Among them is S. Francis, 38, who has been on unpaid leave from his job as a security officer in Singapore since March after Malaysia closed its border with the island republic due to Covid-19.
“I am relieved that both my applications to extend the moratorium for my house and car loans have been approved. I don’t think I’ll be able to pay the loans without the moratorium as I have lost more than half my income.
“I’m running a small business selling spare car parts that I bought online to earn a living for the past few months,” he said, adding that his current income was only enough to cover his basic needs.
“I don’t know how I’ll be able to pay the loans when the moratorium ends if I can’t return to my job in Singapore,” Francis said.
He said he would need to fork out at least RM8,000 if he were to return to Singapore before the border reopens for daily commuting.
“I need to have enough money to pay for accommodation, including a deposit for rent, as well as food and other basic needs.
“My company has agreed to pay for my quarantine in Singapore but the cost will be deducted later from my monthly salary,” he said.
In a televised address on July 29, Prime Minister Tan Sri Muhyiddin Yassin announced that individuals who lost their jobs this year and did not have a new job could enjoy the moratorium for another three months after the automated moratorium period ended on Sept 30.
After three months, the moratorium period can be extended by the banks depending on the individual’s situation.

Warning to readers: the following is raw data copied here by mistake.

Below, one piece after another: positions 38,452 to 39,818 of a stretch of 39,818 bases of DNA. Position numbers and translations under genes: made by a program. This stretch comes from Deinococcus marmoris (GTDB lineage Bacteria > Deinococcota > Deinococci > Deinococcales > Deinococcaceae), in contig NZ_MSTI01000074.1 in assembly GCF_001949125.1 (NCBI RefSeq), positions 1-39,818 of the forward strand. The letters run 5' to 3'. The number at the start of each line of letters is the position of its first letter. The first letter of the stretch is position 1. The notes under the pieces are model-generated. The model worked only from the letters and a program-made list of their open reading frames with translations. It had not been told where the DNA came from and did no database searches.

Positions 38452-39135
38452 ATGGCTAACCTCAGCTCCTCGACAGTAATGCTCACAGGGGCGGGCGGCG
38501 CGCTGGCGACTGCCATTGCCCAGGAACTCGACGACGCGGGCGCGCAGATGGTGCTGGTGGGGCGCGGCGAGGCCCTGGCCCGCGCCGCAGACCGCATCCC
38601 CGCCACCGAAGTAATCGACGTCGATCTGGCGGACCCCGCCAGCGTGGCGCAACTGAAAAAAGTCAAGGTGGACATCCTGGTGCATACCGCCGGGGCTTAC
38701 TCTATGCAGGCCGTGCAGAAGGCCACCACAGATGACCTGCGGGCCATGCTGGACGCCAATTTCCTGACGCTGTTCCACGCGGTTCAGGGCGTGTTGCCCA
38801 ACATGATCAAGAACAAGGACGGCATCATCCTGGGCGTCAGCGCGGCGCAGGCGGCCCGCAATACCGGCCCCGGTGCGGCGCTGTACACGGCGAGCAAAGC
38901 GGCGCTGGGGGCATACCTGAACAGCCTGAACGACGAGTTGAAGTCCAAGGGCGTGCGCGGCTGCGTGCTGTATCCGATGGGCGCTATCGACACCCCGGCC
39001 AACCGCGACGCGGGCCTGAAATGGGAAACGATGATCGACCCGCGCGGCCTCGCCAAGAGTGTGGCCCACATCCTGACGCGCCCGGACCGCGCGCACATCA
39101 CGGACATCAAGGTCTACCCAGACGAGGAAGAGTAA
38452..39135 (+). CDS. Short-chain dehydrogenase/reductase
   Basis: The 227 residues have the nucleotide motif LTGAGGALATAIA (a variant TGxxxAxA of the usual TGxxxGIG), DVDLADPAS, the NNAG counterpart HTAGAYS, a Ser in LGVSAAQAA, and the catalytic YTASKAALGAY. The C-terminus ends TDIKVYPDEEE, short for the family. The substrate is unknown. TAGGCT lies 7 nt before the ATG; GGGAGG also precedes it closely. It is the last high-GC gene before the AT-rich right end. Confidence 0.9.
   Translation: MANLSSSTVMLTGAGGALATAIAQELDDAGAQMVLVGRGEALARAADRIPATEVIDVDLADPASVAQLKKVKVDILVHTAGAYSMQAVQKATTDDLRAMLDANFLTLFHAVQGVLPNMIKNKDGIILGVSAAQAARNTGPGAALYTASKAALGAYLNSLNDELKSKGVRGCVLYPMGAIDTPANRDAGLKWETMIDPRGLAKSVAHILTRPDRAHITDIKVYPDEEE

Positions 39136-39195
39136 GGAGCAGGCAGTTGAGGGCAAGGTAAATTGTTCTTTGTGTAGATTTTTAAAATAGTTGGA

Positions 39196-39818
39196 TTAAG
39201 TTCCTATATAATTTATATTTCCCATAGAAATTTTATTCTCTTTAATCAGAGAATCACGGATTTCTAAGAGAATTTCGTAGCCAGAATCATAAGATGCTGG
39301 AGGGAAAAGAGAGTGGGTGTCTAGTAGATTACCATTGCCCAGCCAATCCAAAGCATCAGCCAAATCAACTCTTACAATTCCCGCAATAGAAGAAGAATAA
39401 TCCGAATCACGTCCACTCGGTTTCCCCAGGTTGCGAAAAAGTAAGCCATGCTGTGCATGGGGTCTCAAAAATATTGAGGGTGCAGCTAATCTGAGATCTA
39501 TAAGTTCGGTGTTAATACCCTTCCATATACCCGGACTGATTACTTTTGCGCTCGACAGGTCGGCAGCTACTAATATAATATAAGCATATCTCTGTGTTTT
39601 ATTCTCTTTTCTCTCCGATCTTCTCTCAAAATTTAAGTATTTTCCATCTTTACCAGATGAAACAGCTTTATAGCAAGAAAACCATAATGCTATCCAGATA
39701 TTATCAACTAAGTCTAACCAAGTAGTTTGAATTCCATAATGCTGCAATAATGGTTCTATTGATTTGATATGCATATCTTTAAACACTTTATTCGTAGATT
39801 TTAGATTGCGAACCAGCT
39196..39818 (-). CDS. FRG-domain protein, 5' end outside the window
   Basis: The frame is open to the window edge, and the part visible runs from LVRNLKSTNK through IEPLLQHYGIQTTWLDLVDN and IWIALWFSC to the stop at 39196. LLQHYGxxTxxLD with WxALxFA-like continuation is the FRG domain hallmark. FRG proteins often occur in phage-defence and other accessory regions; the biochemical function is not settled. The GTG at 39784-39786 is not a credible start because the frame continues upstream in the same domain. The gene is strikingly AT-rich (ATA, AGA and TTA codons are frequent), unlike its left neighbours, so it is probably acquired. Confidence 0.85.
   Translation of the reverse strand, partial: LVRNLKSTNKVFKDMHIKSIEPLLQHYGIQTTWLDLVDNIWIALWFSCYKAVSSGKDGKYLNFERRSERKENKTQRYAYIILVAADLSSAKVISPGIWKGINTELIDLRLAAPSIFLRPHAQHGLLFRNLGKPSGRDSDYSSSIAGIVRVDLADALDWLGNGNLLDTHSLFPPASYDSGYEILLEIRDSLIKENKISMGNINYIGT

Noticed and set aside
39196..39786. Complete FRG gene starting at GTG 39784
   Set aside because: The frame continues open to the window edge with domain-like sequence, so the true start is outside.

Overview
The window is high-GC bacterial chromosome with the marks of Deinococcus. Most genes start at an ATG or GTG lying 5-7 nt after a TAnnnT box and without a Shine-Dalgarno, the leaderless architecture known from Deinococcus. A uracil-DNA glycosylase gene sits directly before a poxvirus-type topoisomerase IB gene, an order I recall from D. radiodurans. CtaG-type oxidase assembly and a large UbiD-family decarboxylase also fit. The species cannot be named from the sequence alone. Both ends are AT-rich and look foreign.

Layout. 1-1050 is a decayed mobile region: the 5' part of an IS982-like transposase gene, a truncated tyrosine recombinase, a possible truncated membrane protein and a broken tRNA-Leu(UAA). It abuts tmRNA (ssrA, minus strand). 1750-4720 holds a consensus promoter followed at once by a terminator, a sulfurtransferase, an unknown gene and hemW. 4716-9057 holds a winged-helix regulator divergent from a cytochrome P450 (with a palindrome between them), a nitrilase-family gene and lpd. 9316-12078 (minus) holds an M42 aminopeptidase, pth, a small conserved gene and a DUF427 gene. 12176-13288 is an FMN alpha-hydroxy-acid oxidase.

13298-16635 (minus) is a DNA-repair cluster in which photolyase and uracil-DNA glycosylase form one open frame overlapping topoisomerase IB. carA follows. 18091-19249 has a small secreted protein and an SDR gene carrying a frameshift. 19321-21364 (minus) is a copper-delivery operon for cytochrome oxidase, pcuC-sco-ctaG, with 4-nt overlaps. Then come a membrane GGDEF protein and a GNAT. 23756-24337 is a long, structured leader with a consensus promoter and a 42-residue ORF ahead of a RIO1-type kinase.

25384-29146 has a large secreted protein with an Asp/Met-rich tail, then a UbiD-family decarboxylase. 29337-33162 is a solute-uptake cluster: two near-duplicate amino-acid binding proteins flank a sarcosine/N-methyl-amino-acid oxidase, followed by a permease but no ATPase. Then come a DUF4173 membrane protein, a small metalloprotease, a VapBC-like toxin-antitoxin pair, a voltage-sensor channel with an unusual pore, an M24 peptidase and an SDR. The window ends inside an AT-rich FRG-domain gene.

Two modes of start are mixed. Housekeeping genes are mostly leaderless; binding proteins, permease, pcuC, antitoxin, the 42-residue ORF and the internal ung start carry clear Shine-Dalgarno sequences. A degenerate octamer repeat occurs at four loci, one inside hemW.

For individuals who are employed but have had their wages cut, their monthly instalments will be decreased in tandem with their pay cuts, Muhyiddin said.
Former cafe assistant manager Alia Maisara Ishak, 28, said the extension gave her time to focus on getting a new job.
“I lost my job in Singapore in March as I opted to remain in Johor instead of staying on in Singapore.
“I’m now helping my mother who has a small home-based food business,” Alia said.
She said the moratorium extension would help her to be less financially dependent on her parents who were also finding it difficult to make ends meet.
“My father is a pensioner while my mother’s income from her food business is not much,” she said, adding that she hoped to get a new job before the moratorium ends.
Private tutor R. Gayathri, 32, said she and her husband were able to extend their moratorium period for their house loan and get a flexible loan repayment arrangement for their car loan.
“My husband works in Singapore. As he is no longer able to commute daily due to the border closure, he has no choice but to fork out more money for his daily expenses there, where the cost of living is much higher than in Johor.
“On top of that, his company no longer allows employees to work overtime which has impacted his salary,” she said.
Gayathri added that she also suffered a reduction in income due to the movement control order (MCO) as she was unable to conduct classes for several months.
“I used to have at least eight students but now I only have two.
“Some of my students had to stop taking classes as their parents could no longer afford it due to financial constraints,” she said, adding that she was unable to conduct classes from March 18 to mid-July.
The moratorium extension and loan restructuring gave her and her husband a breather during these tough times.
Meanwhile, Johor Socso director Tong Sing Chuang said that as of August, a total of 5,824 individuals who lost their jobs received assistance from its Employment Insurance System (EIS).
“Johor Baru has the highest number of cases at 4,292, followed by Kluang (650), Batu Pahat (396), Muar (264) and Segamat (222).
“We received 7,614 applications since the beginning of the year and about 1,215 applications were turned down,” he said.
Tong added that among reasons for applications being rejected were voluntary resignation, insufficient contribution, misconduct and expiry of contract.
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